the Goldsmith

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Status: Finished  |  Genre: Literary Fiction  |  House: Booksie Classic
Adisa and the village love watching the local goldsmith work. they become captivated by times and places outside of their world. however, the goldsmith doesn't always make beautiful pieces of art for the rich.

Submitted: December 05, 2019

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Submitted: December 05, 2019

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On Saturdays, in the evenings ripe with free time and amber skies, Adisa would wander down the copper road to the Goldsmith’s workshop. The shop was the second building on the right of the main road, and many people would often gather near the forge. The Goldsmith, who recognized the preeminent respect which came with his craft, had built the shop so that his workspace was completely visible to the outside. The display cases were shoved to the back under the cover of the roof, but the crucible, sanding station, embossing table, and anvil all coagulated into the front, spilling out onto the sidewalk and street. The goldsmith, sweating in the open sun next to his fires of invention, worked from noon to nightfall, sometimes hammering on large cups and dishes, sometimes tapping away at small sections of shining rings or coiling individual links of fractal chains.

The processes which he employed were repetitive and tiresome. A shining billet could be retracted from the forge thirty or forty times before being set onto the anvil, but Adisa’s attention never wavered. He would crouch in the red dust, carefully watching the leather gloves clamp the long tongs again and again. The crowd did the same, for though the work was hardly captivating, the gold always shone with an eminence so bright that they could not tear their eyes away for a second.

They would stand, watching the hammer slam again and again over glowing bits of the superheated metal. The Smith, with an endless supply of material would take seven or eight days to finish a single project, meticulously bending, straightening, reheating, and stenciling the piece until its perfection could not be missed. Adisa would sometimes not get Saturdays off, and he would miss the completion of some projects, but he would make it every day he could, gleefully anticipating the next creation.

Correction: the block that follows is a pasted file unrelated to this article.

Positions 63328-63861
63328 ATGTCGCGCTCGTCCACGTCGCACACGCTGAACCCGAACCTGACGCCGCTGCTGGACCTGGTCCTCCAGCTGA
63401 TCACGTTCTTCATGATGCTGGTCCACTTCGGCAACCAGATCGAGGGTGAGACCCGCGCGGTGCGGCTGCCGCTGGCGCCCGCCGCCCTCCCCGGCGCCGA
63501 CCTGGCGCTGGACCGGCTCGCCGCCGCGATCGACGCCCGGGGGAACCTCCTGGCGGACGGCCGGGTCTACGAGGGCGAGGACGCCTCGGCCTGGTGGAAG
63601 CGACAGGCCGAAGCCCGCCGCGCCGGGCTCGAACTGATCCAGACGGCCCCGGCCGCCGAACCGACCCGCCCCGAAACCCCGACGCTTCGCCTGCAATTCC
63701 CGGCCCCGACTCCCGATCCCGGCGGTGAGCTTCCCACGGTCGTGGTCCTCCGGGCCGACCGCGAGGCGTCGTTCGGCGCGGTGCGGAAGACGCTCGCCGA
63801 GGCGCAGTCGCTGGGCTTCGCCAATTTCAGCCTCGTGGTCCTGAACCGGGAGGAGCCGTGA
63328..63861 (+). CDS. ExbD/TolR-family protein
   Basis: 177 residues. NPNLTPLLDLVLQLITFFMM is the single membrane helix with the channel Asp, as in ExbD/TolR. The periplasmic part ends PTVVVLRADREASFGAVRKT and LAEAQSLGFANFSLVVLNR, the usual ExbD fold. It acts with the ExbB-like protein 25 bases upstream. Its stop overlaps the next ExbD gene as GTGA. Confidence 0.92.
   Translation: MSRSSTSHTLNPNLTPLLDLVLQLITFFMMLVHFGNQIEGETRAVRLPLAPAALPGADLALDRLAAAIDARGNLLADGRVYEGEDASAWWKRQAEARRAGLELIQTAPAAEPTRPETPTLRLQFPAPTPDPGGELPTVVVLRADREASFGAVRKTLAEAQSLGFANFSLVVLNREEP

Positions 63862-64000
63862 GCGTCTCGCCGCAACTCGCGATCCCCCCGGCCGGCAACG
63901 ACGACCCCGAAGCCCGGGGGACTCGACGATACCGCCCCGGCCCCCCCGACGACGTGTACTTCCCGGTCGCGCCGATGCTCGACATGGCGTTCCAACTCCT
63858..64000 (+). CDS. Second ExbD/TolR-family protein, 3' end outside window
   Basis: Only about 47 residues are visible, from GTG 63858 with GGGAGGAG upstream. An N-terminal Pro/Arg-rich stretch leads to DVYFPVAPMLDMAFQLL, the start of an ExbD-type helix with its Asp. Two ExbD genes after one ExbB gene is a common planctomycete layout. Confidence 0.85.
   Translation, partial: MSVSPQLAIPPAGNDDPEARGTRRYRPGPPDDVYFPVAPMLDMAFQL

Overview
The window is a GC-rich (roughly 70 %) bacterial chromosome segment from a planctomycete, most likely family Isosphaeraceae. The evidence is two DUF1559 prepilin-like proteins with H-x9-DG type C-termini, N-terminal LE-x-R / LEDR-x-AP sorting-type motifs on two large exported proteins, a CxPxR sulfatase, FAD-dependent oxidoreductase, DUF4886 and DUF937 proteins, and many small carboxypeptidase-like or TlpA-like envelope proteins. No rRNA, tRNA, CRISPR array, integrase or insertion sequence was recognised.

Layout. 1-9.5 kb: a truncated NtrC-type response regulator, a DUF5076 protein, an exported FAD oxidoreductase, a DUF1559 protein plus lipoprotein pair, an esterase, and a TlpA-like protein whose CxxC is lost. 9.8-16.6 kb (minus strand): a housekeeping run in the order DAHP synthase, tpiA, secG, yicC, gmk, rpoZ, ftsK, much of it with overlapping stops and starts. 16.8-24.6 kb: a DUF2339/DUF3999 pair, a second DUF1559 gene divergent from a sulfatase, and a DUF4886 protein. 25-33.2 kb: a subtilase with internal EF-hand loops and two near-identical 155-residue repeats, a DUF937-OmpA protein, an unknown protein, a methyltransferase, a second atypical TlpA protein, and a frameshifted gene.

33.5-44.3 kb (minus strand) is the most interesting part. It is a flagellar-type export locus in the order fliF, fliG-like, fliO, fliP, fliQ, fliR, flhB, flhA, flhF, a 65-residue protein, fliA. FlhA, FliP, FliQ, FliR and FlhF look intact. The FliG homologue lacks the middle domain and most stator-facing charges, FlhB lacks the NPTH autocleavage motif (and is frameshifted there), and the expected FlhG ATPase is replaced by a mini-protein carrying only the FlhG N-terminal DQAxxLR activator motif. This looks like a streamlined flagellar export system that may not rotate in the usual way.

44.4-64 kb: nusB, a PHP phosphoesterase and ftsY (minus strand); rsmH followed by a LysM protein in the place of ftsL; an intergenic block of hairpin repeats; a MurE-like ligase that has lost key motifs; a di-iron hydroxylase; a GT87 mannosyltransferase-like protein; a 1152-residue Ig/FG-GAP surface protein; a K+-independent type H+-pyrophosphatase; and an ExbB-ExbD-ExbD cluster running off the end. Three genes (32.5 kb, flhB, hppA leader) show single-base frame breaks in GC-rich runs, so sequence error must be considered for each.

His mind would wander as he sat motionless in the rusted road. He would imagine the objects in different times and places around the world. If a coin was being minted, he could see it in the hand of one of the merchants that often visited the village. He would follow it with his mind, imagining it as it passed from the cold, dark purse of the traveler into his warm hand, his skin being able to perceive the beveled and embossed surface without consciously realizing it. Since it was in his mind, the gold could be spent on anything, so instead of imagining it purchasing fruit or wood, he would imagine that it had been traded for a ship so large, that it’s crow’s nest rose higher than any crow would ever fly.

When a cup started to take shape, he could almost taste the fine wine which could be sipped from its lip. He could see it sitting in the china cabinet of a rich mansion, resting pleasantly next to an identical dish set. If the cup had eyes, it would probably be able to see out into the mansion’s courtyard, with its beautifully crafted garden full of white and purple flowers. Anything but red. Red was the color of the desert dust he saw every day. It was the color of the loose cobbled road he took to the village almost every evening and morning, and it was the color of the sky every night, its light always seeping into his house and bedroom.

One evening, the Goldsmith was fashioning a small tree out of drawn out pieces of gold wire. He would heat up the thick gold cord he started with, and then force it through increasingly smaller holes. Adisa watched as the strips grew into long fibers of shining light. The smith then wound the cords into each other, bunching them up in some areas and curling them tight and straight in others. After about four hours, the wide strips had melded into a solid, docile trunk, while the thinner pieces cracked into jagged and brittle branches. The ends of the cords formed twisted roots before ending in polished points. Small bits of gold foil, after the long and laborious process of stretching and beating a coin sized chunk into a sheet thinner than paper, were draped over the crinkled branches, and trimmed to resemble sparkling leaves. This work of art sent Adisa’s mind reeling. During the process, his brain expanded into other countries, seeing it on top of a pewter stand in the middle of a dining table. It then rushed halfway across the globe to place itself in the dimly lit display box of an American museum. When it was completed however, and the full beauty and expression were visible, his mind contracted. He imagined himself the owner of the beautiful object, and the pleasure he would feel giving it to a beautiful girl. He had seen a girl once who he had been on a caravan that had visited the village. She was the prettiest girl he had ever seen, and he imagined giving the golden tree to her. He could see her black eyes widen, and he could even imagine her thin lips curling into a smile. The image wouldn’t leave him for years after that night.